While you were out…

I’m back early from a mere week of vacation at the sea, and it seems quite some stuff has happened during those few days of poor Internet connection:

  • for one, talking about paradigm shifts, for the first time I found myself with (much!) more backlog in my aggregator than in my inbox.  Sign of the times, I guess.
  • SCO has just 25 days left before being delisted, after their stock plummeted when their stupid legal fight finally got turned down. If you invested in the legal firm disguised as a software company, you’re now getting what you really asked for: a big failure.
  • everyone is talking about the Citrix/XenSource deal which followed the dotcom-bubble reminiscent VMware IPO. As a side note, one of our Xen servers crashed the hard way right after the announcement. Still, virtualization matters.
  • meanwhile, Sourcefire continues their tradition of slippery-slope announcements by stating the acquisition of the ClamAV project. How on earth can you acquire an Open Source project kinda beats me, but hey, welcome to PR!
  • as anticipated, Microsoft has posted two licenses for OSI approval. Big yawn. All we’ve got is a couple of MPLish and LGPLish legalese vanity exercises. Unfortunately, as it was to be expected, instead than turning the submission down as it doesn’t bring anything new other than more proliferation, the discussion has shifted on why should the OSI bless the poster child of OSS bashing. Oh well, more on that later I guess.
  • Dana Blankenhorn has some interesting insights on why Sun is possibly abandoning the server business. No ships have been burnt as of yet, but while it might seem a bit far fetched, I can see how considering Sun a software company would make some sense indeed. Assuming they stop spreading FUD, that is.
  • Stefano doesn’t blog much as of late, but when he does, it’s a must read. While I’m not quite sold on de-centralized version control systems, his points on the combination of being overprotective against new stuff and missing important community building issues are spot on.
  • Erlang seems to be picking up quite a bit, as if we needed further evidence to understand why distributed, concurrent programming is going to be (one of) the Next Big Thing. Time to buy the book, I guess, assuming I don’t get sucked into spreadsheets too fast (alas, given I will be on a plane on Wednesday, this definitely seems to be the case. But it’s good to make propositions).

One more day of vacation, which will be spent into making huge quantities tomato sauce, pesto and more from the humongous supply of real vegetables we bought on our way back, then it’s back to business. Even though just looking at my upcoming travel agenda is enough to make me scream, the amazing stuff in front of me is making me eager to start another long stretch of working days. Looking forward to the next vacation, though.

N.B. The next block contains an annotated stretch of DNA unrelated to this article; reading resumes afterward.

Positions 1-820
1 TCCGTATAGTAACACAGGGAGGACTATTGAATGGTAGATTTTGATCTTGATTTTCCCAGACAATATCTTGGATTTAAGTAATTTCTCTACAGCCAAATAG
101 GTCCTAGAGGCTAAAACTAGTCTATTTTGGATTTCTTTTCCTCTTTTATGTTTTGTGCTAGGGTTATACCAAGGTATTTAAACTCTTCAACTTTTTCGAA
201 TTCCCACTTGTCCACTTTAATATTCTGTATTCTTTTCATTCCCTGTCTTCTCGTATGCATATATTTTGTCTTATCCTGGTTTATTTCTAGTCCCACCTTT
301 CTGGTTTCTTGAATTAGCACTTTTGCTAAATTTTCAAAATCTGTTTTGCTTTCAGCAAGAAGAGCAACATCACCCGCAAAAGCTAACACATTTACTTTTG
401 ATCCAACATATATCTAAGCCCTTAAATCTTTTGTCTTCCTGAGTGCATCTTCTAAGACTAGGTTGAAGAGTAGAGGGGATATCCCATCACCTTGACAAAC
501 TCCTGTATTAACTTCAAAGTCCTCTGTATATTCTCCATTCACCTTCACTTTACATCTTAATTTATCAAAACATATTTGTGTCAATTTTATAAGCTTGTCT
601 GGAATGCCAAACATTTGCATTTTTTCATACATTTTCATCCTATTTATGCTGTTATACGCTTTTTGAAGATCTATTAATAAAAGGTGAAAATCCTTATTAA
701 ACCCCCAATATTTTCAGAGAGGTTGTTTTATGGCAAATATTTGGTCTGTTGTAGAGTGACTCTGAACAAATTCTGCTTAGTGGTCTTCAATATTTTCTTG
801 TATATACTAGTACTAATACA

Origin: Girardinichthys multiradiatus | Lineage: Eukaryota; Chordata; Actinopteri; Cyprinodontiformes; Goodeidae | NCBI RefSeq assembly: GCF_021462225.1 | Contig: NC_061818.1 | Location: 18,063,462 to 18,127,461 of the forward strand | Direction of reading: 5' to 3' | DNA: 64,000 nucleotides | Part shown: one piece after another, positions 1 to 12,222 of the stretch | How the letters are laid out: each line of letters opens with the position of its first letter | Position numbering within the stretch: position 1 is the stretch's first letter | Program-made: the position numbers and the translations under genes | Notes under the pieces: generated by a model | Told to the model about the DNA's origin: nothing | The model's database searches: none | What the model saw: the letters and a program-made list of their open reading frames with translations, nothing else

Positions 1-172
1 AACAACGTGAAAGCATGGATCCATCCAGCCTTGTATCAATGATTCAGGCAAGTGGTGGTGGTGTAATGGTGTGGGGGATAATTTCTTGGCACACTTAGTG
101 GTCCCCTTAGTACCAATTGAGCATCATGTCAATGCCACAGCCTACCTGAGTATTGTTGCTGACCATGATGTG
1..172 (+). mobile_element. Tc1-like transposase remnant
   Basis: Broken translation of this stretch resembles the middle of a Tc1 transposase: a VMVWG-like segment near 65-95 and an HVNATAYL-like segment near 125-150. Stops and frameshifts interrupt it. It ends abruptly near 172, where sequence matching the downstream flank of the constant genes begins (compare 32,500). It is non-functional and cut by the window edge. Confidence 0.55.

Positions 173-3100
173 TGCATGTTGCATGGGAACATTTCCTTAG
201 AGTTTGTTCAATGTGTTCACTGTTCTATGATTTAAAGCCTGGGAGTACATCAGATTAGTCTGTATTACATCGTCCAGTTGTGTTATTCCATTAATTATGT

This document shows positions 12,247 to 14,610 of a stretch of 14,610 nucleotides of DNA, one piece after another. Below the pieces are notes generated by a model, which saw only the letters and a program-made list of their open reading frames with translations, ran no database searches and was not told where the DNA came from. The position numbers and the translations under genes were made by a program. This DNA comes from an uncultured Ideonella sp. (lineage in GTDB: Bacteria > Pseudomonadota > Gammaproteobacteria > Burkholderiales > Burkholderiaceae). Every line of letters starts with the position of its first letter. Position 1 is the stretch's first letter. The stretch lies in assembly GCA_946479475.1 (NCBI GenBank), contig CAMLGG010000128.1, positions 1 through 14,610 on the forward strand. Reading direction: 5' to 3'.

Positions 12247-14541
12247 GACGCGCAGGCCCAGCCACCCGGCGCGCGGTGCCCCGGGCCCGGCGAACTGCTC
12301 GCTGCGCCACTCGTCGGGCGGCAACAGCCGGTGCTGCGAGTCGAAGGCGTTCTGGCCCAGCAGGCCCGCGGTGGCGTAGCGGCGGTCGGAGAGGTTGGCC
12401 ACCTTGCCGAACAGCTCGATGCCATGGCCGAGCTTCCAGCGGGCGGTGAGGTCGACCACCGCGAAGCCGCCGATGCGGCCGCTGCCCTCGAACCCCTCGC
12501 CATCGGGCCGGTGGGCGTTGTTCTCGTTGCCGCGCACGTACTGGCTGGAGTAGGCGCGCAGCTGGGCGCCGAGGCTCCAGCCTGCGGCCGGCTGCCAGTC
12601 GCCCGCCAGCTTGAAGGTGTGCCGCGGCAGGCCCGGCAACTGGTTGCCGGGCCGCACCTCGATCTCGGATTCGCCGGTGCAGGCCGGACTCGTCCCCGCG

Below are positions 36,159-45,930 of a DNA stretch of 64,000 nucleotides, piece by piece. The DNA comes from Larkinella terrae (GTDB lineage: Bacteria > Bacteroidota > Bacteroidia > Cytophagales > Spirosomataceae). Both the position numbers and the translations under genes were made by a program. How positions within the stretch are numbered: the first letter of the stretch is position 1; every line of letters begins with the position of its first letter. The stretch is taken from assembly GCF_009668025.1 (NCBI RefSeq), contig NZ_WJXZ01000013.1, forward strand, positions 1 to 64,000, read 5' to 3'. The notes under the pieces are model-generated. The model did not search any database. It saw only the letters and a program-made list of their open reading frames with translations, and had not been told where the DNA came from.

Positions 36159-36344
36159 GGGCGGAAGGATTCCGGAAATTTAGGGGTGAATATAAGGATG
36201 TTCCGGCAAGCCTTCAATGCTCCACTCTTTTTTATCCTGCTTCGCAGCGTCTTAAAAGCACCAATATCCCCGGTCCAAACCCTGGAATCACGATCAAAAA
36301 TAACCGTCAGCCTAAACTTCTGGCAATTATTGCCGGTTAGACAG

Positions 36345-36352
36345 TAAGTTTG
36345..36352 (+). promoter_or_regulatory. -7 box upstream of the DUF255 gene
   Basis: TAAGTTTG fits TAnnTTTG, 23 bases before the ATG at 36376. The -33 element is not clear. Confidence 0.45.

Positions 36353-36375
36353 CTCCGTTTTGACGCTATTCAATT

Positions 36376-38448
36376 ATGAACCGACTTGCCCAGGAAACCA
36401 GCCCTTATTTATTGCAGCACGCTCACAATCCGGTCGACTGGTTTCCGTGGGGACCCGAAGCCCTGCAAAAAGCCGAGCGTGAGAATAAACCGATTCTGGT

Timeo Danaos, et dona ferentes

(for the Latin challenged: the title comes from Vergilius’ Aeneis and it translates to "I fear the Greek, even when they’re bringing gifts")

I don’t get it. I just don’t get it. The blogosphere is full of comments about Microsoft going to submit (some of) their licenses to the OSI for approval, and everyone seems to be wary of what could be Redmond’s secret agenda.

While having Microsoft join the Open Source bandwagon through the front door looks, erm, weird, and I’m not that naive to think that there are no weird motives behind it and we just hit the "then you win" phase, I really don’t understand what is all the fuss about. The plain truth is, there is nothing in the OSI bylaws that forbids Microsoft to go through the ordeal of community review on license-discuss (that is until the OSI board congregates behind closed doors), and I don’t even see how such a protective attitude is going to do any good to Open Source as a whole.

The OSI is there to check license compliance, hidden agendas notwithstanding. It’s as easy as that. There are no weapons other than the OSD big bazooka (and the license proliferation sling) to forbid organizations to submit a proposal and have their license approved. This is why Microsoft’s license submission is going to be the ultimate Litmus test for our beloved organization: if (if!) the Open Source Definition is strong and comprehensive enough, having another license will not make any substantial damage. If (big if!) the OSI is strong enough, it will survive the 800pound gorilla just fine. And if none of that is the case, well, too bad but we will move on anyways.

Meanwhile, trying to understand what’s behind this Microsoft move is OK as long as it doesn’t taint the evaluation process, assuming there will be such a thing: it’s time to let the dust settle, see what Redmond really wants to submit, and, assuming all the standard OSD conditions are met, try to understand if there is anything worth the effort of leaving license proliferation issues behind. I strongly doubt that’s the case, but that’s the only ground where Microsoft will be fair game. Anything else such as rejecting the submission just because it comes from someone with a bad track record or because of potential hidden strategies we’re not aware of, will just backlash in the end.

iWork 08, anyone?